In recent years, cyber criminals have increasingly turned to SMS as a means of distributing phishing scams.
Dubbed SMiShing ( SMS Phishing), this tactic offers criminals a quick and easy method of reaching potential victims.
SMiShing Scam Messages May Not Immediately Raise Suspicion
While many Internet users may have now learned to recognize more traditional email-based phishing scams, SMS based phishing scams may not raise their suspicions as rapidly. There may be a tendency to be more trusting of text messages because, in the past, the platform has not been as commonly targeted by criminals as email.
And, banks, companies, and government departments now more commonly use SMS to communicate with clients. So an SMS that looks like it was sent by your bank, an online service provider, or a government entity might not be unexpected.
Moreover, unlike an official email, you would not expect such an SMS to include logos, company colour schemes, and secondary links.
So, for example, a brief but ‘urgent” text message that names your bank and claims that your account has been disabled may not immediately raise any red flags.
SMiShing Scams Prompt You to Call or Click
Some SMiShing scam messages contain a link to a fake website just like email phishing scams do. Once on the fake site, you will be prompted to enter your account username and password and then supply your personal and financial information.
Other versions prompt you to call a number to deal with the supposed account problem. If you call, you will connect directly to a criminal posing as a company staff member. The criminal will ask for credit card numbers and a large amount of other personal and financial information, ostensibly as a means of proving your identity and rectifying the supposed account problem.
Once you have submitted the requested information on the fake website or via a phone conversation with a scammer, criminals can hijack your account, commit credit card fraud, and attempt to steal your identity.
SMiShing Scammers Use a Range of Bogus Cover Stories
The scam SMS messages use a variety of tactics to panic you into clicking or calling.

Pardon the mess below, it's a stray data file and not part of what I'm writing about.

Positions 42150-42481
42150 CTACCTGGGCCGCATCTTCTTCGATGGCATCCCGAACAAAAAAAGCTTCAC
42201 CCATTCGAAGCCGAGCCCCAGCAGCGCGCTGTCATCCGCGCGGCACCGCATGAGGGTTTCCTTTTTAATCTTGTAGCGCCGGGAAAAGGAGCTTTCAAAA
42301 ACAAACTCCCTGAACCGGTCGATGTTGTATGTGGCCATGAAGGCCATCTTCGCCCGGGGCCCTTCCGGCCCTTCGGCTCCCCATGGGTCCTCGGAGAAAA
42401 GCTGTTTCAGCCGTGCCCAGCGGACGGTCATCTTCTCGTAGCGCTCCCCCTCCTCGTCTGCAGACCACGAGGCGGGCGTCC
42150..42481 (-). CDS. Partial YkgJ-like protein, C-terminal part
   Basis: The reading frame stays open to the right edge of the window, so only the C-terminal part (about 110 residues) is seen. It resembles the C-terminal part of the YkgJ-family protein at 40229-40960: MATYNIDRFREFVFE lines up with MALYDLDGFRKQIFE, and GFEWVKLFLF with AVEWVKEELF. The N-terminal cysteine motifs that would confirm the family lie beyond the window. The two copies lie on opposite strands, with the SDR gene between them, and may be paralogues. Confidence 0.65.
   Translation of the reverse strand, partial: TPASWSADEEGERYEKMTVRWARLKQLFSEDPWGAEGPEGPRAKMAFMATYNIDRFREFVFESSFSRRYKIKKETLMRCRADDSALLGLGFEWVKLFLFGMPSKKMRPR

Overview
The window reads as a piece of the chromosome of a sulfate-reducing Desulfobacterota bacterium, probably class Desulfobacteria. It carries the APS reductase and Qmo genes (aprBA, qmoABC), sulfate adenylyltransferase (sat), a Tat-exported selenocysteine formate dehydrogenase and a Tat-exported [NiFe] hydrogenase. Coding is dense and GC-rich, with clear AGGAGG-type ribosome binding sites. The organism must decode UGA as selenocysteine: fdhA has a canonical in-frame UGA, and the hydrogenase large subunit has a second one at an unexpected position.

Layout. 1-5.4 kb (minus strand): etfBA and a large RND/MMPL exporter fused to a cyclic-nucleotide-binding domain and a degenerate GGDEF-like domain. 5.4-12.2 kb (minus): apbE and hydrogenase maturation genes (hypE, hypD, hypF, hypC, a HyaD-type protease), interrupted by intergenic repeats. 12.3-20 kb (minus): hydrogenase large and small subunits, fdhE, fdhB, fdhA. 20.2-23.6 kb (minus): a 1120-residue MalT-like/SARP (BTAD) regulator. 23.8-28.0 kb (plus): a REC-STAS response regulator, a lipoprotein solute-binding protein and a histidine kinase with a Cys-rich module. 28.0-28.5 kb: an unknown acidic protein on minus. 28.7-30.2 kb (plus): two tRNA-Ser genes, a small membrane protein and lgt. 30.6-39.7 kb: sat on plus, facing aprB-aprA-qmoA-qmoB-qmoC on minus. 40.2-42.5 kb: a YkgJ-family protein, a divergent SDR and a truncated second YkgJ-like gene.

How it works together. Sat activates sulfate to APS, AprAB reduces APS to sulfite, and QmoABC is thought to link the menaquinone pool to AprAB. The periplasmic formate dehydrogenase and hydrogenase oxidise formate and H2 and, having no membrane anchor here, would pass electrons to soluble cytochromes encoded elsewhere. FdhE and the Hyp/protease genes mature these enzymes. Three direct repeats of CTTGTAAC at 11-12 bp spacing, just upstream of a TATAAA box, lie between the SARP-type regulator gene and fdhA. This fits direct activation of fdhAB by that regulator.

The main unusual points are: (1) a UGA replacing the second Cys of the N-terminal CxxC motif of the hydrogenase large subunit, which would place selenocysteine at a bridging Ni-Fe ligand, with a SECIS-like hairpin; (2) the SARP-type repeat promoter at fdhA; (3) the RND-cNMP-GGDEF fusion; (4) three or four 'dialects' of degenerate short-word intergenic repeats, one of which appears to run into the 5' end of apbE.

As noted, they may claim that your account has been disabled. Or, they may claim that, due to a suspected account breach, you must urgently verify your information. Or they may claim that a recent transaction has failed and you need to provide more details so that the transaction can proceed.
The message may even claim to be from your tax department and urge you to click or call to obtain an unexpected refund or deal with a supposedly overdue tax return.
These are just a few examples of the cover stories used by SMiShing scammers. There may be many more. But, as a rule of thumb, be wary of an SMS message that urges you to click or call to deal with an account problem, update account details, or process a transaction.
Don’t Click or Call — Verify the Claim in the Message By Other Means
If you receive an SMS like one of those described above, do not click or call. Rather than clicking a link in the SMS, open your browser or app and access the account in the way you would normally do so. If there s a problem, you likely see a notification about after you have logged into your account.
If prompted to call, do not call the number provided. Instead, find a number from an official document, directory, or website and call back. If the issue described in the text message is real, you will thus still be able to deal with it.
Importance NoticeAfter considerable thought and with an ache in my heart, I have decided that the time has come to close down the Hoax-Slayer website.
These days, the site does not generate enough revenue to cover expenses, and I do not have the financial resources to sustain it going forward.
Moreover, I now work long hours in a full-time and physically taxing job, so maintaining and managing the website and publishing new material has become difficult for me.
And finally, after 18 years of writing about scams and hoaxes, I feel that it is time for me to take my fingers off the keyboard and focus on other projects and pastimes.
When I first started Hoax-Slayer, I never dreamed that I would still be working on the project all these years later or that it would become such an important part of my life. It's been a fantastic and engaging experience and one that I will always treasure.
I hope that my work over the years has helped to make the Internet a little safer and thwarted the activities of at least a few scammers and malicious pranksters.
A Big Thank YouI would also like to thank all of those wonderful people who have supported the project by sharing information from the site, contributing examples of scams and hoaxes, offering suggestions, donating funds, or helping behind the scenes.
I would especially like to thank David White for his tireless contribution to the Hoax-Slayer Facebook Page over many years. David's support has been invaluable, and I can not thank him enough.
Closing DateHoax-Slayer will still be around for a few weeks while I wind things down. The site will go offline on May 31, 2021. While I will not be publishing any new posts, you can still access existing material on the site until the date of closure.
Thank you, one and all!